Charting China’s housing bust

Gavin Putland at the Land Values Research Group (LVRG) on Tuesday posted some interesting analysis on the China housing market gleaned from a chapter of the Reserve Banks of Australia’s (RBA) most recent Statement of Monetary Policy (chapter extract below).

According to Putland, China looks to be in the throes of a property crash, based on the fact that land sales, floor space sold, and home prices are all falling:

A typical recession, as I have noted many times [here and here], is precipitated by a bursting property bubble: property sales fall first, followed by property prices, then GDP.

My attention was therefore arrested by two graphs that appeared in Box A (“China’s Residential Property Market”) in the RBA’s latest Statement on Monetary Policy. The first (in the order in which I reproduce them) shows that land sales peaked around Christmas 2010.

The second (in the right-hand frame) shows that the peak in home prices came one or two quarters later than the peak in land sales.

The story concerning sales of floor space (in the left-hand frame) is more complex, perhaps due to changes in government policy: stimulus from late 2008 to early 2010, followed by various anti-speculative measures. But the subsequent peak in sales in late 2010 still preceded the peak in prices in 2011.

Rapid growth in prices through 2007 and 2008 caused rental yields to fall below 3%. Such low yields made price declines inevitable. Official loan/valuation ratios, which look conservative, must be regarded with suspicion on account of the “shadow banking” system. Price declines will hurt more than official figures suggest.

So it is sufficiently clear that we are witnessing the second stage of a housing crash. How this affects the productive side of the economy depends on a great unknown: how does a command economy deal with bank failures?

At only three pages in length, the RBA paper is well worth a read for anyone seeking a quick primer on the Chinese housing market. Some other useful pieces of information gleaned from the paper are as follows (direct quotes):

  • Attitudes towards buying property have changed considerably; the Urban Depositor Survey by the People’s Bank of China reported that between the December quarters of 2010 and 2011, the share of respondents expressing a preference to invest in real estate had fallen significantly, and the share of respondents expecting to purchase an apartment within three months of the survey dropped to levels not seen since 2008.
  • Confidence of developers has also been affected by lower sales revenue and expectations of lower property prices; the Business Climate Index for real estate has decreased towards global financial crisis levels, reflecting the tighter financial conditions many property developers have been experiencing (Graph A2).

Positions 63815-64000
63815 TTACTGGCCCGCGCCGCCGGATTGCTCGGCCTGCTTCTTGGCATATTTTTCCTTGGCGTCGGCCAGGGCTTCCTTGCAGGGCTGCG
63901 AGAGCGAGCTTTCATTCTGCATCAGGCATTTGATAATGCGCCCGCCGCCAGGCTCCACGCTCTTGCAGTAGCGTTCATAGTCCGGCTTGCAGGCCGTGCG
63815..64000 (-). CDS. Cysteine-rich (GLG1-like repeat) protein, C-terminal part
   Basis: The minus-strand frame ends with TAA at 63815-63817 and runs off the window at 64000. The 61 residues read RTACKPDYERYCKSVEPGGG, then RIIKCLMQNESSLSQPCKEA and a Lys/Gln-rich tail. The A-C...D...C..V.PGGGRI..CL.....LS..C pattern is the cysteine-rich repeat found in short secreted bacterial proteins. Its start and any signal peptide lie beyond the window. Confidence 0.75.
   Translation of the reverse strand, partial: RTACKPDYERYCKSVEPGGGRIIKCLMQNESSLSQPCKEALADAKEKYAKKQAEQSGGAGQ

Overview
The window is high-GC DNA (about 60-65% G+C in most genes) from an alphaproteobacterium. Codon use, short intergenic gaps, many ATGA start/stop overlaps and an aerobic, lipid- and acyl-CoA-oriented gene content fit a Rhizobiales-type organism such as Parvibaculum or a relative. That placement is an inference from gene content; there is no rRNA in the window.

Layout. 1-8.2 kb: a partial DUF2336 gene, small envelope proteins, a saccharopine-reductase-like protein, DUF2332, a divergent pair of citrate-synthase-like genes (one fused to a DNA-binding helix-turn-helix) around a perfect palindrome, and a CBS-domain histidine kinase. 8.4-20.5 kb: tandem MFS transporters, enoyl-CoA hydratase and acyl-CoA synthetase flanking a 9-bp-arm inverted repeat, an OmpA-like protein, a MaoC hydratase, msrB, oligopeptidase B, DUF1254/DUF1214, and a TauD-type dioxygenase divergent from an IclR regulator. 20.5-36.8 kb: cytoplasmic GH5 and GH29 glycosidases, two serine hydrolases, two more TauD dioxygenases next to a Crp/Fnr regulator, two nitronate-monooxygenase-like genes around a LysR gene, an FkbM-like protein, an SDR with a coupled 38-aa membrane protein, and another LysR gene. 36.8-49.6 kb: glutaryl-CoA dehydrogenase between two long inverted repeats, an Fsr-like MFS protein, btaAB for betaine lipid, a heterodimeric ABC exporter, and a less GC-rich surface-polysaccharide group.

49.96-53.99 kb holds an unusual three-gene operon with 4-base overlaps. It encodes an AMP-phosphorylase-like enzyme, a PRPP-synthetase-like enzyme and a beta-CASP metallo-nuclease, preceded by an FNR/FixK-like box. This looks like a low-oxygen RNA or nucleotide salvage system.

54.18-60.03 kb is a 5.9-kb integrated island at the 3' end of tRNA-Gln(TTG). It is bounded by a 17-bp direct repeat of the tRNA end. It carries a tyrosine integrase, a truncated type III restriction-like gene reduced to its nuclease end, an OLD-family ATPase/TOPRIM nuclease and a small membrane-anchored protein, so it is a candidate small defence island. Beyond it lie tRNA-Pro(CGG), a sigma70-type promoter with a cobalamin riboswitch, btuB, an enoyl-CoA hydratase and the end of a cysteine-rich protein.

• Many developers have been scaling down their construction plans and reducing their purchases of land (Graph A3 – above).
  • As developers revise their construction plans for the coming year, slowing residential construction activity will have direct and indirect effects on GDP growth. Dwelling investment has become an important source of demand in China, with its share of GDP having increased from about 5½ per cent in 2004 to approximately 9 per cent in 2011.
  • The slowing in housing investment is also likely to have an indirect effect on growth as local governments rein in spending in response to weaker revenues – roughly 20 per cent of taxes collected by local governments are related to land, and land sales generate an amount equivalent to around 35 per cent of local governments’ current expenditure.
  • The main risks from the property market emanate from loans to property developers and, to a lesser extent, loans to local government financing vehicles. Loans to property developers are roughly 7 per cent of total loans outstanding. Financial institutions also have exposure to property developers through bond and equity holdings. [And] slowing land-related revenues could also create financial strains for local

[email protected]

Chinas Residential Property Market (RBA)


    • energywonk just like with Enron everyone gave Chanos all kinds of s$%t and he came out looking like a champ. Going to be the same thing here.

      • I didn’t give Chanos anything but applause. Followers of this site will know that I will be saying “told you so”, too.

        I’ve been a bit busy lately so am making brief and belated comment now.

        • Oh, but full marks for an excellent analysis on the beginning crash, Unconventional Economist. You too are one of the finest.

          I wonder how long it will take “China crash” to become received wisdom? An awful lot of politicians in an awful lot of countries are still counting on the “China anchor of the world economy” narrative.

          How long will it take, I wonder, for mainstream econ to actually wise up about the role of property in cyclical volatility, and the role of “supply” distortions?

  1. Good call Gavin Putland! Few identify falls in land prices precede the major downturns – here is a classic example.

    Debt is secured against land, hunky dory until prices begin to retreat shrinking the equity supporting the loan.

    Land has a long price cycle – 18 years usually. When it turns down, watch out!

    Australia has had a glorious garden party since the 1989-91 land price downturn. The current land price retreat will make 1888 look like a refreshing pause. In personal wealth creation and destruction, timing is critical. Ignore this at your cost.


    Don’t Buy Now!

    • Does “Don’t Buy Now!” translate into “SELL SELL SELL!?”

      Either way, I hope we’ve learned something from these previous cycles and can either effect a soft landing, or prevent it entirely.

      • Those choosing to sell had better be quick and prepared to work a sharp pencil.

        If history is any guide, in the immediate future, every viable buyer will be scooped up by banks offloading unwanted property and prepared to discount to clear.

        (In Manhattan) “In 1932, foreclosure sales were 75 per cent of all sales, in 1933 they were 98 percent and in 1934 100 percent.”


        Under these circumstances, private vendors simply cannot exit.

        Anyone without a mortgage is safe – provided they are willing to accept balance sheet erasure.

        Those with a big mortgage… Errr…

    • I have been waiting for this crash for ten years, and now at maximum pressure and anger from my wife it now seems here. The banks are trying to raise dumb retail money following the covered bond debacle and new mortgage lending is not profitable at current levels of interest rates. No doubt I will be unemployed with a great many Aussies but I wont be bankrupt.

      • I know the feeling, Steve R.

        “The market can remain irrational longer than you can remain solvent”, some guru on Wall Street said once.